KRACK is a Wi-Fi hack that breaks WPA2 (Wi-Fi Protected Access), the security protocol protecting Wi-Fi networks. According to Mathy Vanhoef of KU Leuven, a university in Belgium, hackers have figured how to exploit WPA2, allowing them to eavesdrop on communication from devices connected to the Internet. With KRACK, they are able to slip ransomware into websites and of course, steal private information, usernames and passwords.
KRACK (Key Reinstallation Attack), a systemic vulnerability in wireless devices, attacks the security protocol in a different way than most cyber attacks. Instead of targeting the Wi-Fi access point, it targets the various devices connected to the Wi-Fi source. Popular operating systems such as Apple's iOS, Google's Android and Microsoft's Windows could be affected.
KRACK was discovered fairly quickly and before hackers could exploit it as a large-scale cyber threat. Currently, device manufacturers are expediting security updates for their products; it's advisable to install these patches as soon as they are available.
The "good" news? In order to exploit KRACK, hackers must be close enough to access your Wi-Fi signal, so this squashes remote hacking methods that most skilled hackers use. Your data is more vulnerable when you use public Wi-Fi and hotspots than it is using your home network.
The KRACK attack is a security flaw that allows hackers to access unencrypted files in transit without using a password. KRACK isn't an attack on a specific vendor or information collection method, but an attack on the security component of most wireless devices - WPA2.
How does WPA2 work?
The WPA2 protocol employs what's known as a "four-way handshake." After a user enters the correct password to access a Wi-Fi network, a new encryption key is generated to encrypt subsequent data traveling through that key. When the process is manipulated with the Key Reinstallation AttaCK, the hacker manipulates the cryptographic handshakes to gain access.
Unsecured sites (http://) are particularly vulnerable to this attack. You're on a secure site when you see https:// or when you're using a secured app on your smartphone. These add another security layer that a hacker needs to break. WPA2 is still a very secure protocol, so experts advise its continued use. However, be proactive and update your devices with vendor patches, especially those you use to transmit private or sensitive information on Wi-Fi.
What should I do?
Because KRACK affects a security component of wireless devices, experts recommend installing the vendor patches on every wireless device that you use, including routers (your wireless traffic hub), laptops, smartphones (storage for private information hackers want), televisions, smartwatches, home security systems, home and life assistants (such as Amazon Echo), gaming stations, appliances and especially any device with video output.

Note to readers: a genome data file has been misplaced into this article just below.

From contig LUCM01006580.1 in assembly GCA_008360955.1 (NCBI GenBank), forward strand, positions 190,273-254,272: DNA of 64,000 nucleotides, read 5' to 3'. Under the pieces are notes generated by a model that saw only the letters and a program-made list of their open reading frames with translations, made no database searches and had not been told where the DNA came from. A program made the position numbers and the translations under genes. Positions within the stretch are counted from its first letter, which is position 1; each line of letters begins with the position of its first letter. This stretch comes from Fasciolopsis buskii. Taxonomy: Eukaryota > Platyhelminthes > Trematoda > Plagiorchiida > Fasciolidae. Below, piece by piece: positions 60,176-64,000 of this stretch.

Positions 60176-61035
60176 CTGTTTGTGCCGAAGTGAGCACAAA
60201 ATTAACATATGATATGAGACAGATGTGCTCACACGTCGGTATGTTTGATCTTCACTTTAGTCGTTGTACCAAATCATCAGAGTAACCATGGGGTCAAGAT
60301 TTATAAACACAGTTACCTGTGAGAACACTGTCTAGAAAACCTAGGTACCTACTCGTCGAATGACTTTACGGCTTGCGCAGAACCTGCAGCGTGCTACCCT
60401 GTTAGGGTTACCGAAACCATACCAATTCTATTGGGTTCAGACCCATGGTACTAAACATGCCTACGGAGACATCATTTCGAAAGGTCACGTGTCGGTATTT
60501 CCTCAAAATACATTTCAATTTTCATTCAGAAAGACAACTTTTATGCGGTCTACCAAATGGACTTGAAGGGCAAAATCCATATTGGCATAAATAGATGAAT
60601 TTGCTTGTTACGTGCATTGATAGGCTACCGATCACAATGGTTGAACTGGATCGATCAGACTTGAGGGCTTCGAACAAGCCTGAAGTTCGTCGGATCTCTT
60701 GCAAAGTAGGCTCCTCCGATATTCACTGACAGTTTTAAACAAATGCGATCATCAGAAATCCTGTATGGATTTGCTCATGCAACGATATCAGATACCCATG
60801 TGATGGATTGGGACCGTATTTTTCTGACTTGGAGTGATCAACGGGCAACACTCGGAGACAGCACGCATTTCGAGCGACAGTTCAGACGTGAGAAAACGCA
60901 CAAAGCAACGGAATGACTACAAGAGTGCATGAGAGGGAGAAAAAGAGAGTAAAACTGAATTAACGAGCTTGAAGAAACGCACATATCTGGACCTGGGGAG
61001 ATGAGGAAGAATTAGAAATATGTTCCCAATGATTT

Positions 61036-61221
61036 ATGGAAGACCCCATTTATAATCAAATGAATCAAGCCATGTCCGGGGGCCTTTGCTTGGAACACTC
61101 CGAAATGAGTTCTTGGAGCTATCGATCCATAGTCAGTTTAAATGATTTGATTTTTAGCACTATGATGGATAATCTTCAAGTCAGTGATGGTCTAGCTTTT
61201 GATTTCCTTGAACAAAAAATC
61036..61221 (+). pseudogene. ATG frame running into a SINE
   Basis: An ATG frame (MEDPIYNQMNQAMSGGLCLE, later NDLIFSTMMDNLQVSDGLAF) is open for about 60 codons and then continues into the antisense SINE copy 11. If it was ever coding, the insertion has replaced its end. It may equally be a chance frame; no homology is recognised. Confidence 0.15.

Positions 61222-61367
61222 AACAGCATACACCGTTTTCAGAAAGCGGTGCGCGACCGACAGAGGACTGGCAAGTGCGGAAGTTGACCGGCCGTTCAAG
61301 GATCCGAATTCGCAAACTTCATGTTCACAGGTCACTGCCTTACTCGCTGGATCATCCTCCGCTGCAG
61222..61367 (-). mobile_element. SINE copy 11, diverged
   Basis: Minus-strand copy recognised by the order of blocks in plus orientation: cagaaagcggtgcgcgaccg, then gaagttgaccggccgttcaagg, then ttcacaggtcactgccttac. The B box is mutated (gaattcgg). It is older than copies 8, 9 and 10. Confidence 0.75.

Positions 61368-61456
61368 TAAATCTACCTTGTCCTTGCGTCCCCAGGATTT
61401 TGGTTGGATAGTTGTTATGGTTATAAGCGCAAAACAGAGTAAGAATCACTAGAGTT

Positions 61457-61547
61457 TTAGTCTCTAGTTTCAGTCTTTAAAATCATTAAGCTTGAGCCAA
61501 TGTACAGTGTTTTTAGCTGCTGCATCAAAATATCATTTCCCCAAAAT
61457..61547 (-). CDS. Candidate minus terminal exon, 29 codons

You may also update your Wi-Fi password if you choose, but updating your router is key. The advice from the U.S. Department of Homeland Security Computer Emergency Response Team is to install vendor updates on all affected products; check routers provided by Cisco Systems or Juniper Networks.
CERT Software Engineering Institute at Carnegie Mellon University has compiled a comprehensive list of tech vendors and any information about their updates. CERT updates this list continually, so check it often; you can also inquire directly with your device vendor.
Apple, Google and Microsoftall have a security patch* on the way for customers.
To do list: update cyber security measures
With KRACK and other recent security breaches, this is an excellent opportunity to review and update your personal and business security protocols.
- Have you installed device and program security updates/patches*?
- Have you changed your passwords recently?
- Do you use the same password for all your accounts?
- Do you check your financial, credit card and credit reports on a regular basis?
- Check with your device and software vendors for security patches and install them when they are available.
For your business:
- Are you using any business or network security service provider?
- Does your security program monitor your network 365/24/7?
- Is your security solution the best plan for your business and digital needs?
- Does your provider offer SOC 2 Type II compliance?
Big or small, every business should be proactive and diligent in protecting systems software and critical business data assets. Digital West will work with you to assess cyber risks and recommend effective security measures that fit your needs.
*Some devices such as older or embedded devices may never get a patch with no option for updating. Check with your device manufacturer if you cannot find a patch for your product.